The meeting was well received by participants – we have received some very positive feedback. The decision to focus on such a hot topic and bring in speakers from outside the library world was welcomed.
Cambridge librarians can access the slides for these presentations on the Cambridge Libraries Intranet. Please contact email@example.com if you have any questions about the meeting, or would like further information about ebooks and accessibility.
The ebooks@cambridge team have collated the ebook collection usage statistics for the calendar year 2017. Last year over 56,000 academic ebook titles were consulted across nearly 60 platforms. Cambridge librarians can download the whole dataset from the Usage statistics section of the ebooks@cambridge intranet site, but a brief summary of the findings is also presented in this post.
4,035,929 hits were recorded on ebooks…
Lets have a look at how these hits were distributed:
Ebook usage spiked in 2017, there was over a 22% rise on 2016 figures, after a couple of years of levelling out. The graph below illustrates the growth in our ebook collection usage since 2012, during this 6 year period there has been a rise of over 284%:
October was once again the standout month where our ebooks were working the hardest (over 617,000 hits), followed closely by November. September was the sleepiest month for our ebook collections but they still attracted over 138,000 hits:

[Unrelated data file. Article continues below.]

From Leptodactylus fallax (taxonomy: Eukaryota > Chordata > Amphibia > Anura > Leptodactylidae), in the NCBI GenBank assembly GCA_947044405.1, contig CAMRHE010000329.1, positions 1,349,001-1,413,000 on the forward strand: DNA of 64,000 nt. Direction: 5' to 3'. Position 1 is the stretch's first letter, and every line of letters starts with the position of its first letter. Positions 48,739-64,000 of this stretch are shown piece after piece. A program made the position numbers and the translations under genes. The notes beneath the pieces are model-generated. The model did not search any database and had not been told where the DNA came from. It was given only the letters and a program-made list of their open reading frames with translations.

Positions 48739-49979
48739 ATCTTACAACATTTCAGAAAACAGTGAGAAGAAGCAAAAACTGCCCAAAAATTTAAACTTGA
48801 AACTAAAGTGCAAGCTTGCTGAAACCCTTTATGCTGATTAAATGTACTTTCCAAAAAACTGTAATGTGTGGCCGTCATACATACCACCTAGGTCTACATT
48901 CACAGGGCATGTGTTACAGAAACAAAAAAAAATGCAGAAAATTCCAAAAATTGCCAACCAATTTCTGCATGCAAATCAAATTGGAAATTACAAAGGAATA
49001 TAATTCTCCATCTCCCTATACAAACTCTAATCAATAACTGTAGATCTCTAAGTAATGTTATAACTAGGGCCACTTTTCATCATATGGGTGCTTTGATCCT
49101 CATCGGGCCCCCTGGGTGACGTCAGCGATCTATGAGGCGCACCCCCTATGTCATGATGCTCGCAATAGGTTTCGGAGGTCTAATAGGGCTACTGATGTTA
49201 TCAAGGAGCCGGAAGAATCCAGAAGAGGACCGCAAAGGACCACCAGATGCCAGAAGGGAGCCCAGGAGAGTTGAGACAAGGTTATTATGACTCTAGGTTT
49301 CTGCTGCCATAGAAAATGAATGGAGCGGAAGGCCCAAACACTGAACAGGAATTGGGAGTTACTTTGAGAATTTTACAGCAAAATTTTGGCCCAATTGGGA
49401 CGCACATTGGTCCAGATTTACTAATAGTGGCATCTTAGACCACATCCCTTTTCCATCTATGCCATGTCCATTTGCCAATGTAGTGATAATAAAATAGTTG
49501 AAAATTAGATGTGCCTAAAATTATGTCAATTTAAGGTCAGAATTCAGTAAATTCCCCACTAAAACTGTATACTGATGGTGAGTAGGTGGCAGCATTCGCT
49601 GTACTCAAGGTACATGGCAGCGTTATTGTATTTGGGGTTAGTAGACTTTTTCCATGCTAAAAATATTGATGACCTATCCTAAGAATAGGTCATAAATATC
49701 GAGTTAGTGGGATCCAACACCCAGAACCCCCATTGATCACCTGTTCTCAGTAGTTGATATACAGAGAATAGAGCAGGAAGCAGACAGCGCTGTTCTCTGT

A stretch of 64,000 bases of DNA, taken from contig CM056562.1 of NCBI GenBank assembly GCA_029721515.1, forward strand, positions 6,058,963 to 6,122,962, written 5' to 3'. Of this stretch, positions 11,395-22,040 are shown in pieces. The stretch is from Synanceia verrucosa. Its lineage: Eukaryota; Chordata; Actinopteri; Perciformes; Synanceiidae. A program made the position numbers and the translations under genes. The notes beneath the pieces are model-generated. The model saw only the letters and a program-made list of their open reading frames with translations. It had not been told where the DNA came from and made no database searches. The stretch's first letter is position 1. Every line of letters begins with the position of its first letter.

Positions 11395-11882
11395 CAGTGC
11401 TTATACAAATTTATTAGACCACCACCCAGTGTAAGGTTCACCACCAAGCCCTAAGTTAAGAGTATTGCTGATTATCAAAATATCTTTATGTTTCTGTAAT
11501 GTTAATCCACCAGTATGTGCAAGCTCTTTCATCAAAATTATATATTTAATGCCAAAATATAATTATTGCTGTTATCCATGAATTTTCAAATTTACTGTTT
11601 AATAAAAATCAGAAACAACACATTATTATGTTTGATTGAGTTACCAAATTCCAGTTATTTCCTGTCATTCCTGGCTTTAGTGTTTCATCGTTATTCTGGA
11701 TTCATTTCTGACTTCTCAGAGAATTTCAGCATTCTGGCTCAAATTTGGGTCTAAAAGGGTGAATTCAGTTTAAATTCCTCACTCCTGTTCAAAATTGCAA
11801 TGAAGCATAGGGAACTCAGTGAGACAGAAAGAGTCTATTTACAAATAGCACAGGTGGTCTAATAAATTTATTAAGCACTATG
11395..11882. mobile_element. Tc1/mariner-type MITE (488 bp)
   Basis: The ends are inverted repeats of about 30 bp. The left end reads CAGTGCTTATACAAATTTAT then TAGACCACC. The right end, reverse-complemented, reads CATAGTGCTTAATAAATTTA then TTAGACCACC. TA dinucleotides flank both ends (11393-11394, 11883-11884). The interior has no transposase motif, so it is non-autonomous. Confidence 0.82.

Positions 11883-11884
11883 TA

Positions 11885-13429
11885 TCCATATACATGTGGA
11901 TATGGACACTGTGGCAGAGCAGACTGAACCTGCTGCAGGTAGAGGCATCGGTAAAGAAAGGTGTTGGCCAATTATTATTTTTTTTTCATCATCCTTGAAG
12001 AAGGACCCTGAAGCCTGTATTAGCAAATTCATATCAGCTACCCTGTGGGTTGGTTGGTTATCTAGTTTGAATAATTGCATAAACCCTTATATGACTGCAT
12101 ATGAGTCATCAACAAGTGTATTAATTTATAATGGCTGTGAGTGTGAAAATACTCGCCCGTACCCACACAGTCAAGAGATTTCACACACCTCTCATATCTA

Our most popular ebook platforms are well used generally because there are large numbers of ebook titles hosted on them (including titles which appear on sometimes multiple reading lists), covering a wide range of subjects.
The 5 ebook platforms with the highest usage were:
Cambridge Core** (626,680)
Ebook Central (469,381)
*MyiLibrary is now no more, as of April 2018 all owned titles migrated to Ebook Central.
**These figures exclude Cambridge Companions, Histories, and Shakespeare Survey titles.
Some of the ebooks platforms which have seen the highest increase in usage don’t necessarily host large numbers of ebook titles or receive many thousands of hits; for example Manchester Medieval Sources Online (MMSO) is included but only offers a very small focused collection of well respected titles. The number of hits on MMSO in 2017 was 549, so relatively few, but this was a very substantial increase in hits from the 2016 usage figures, hence MMSO’s inclusion in the list below.
The 5 ebook platforms/collections with the highest rises in usage were: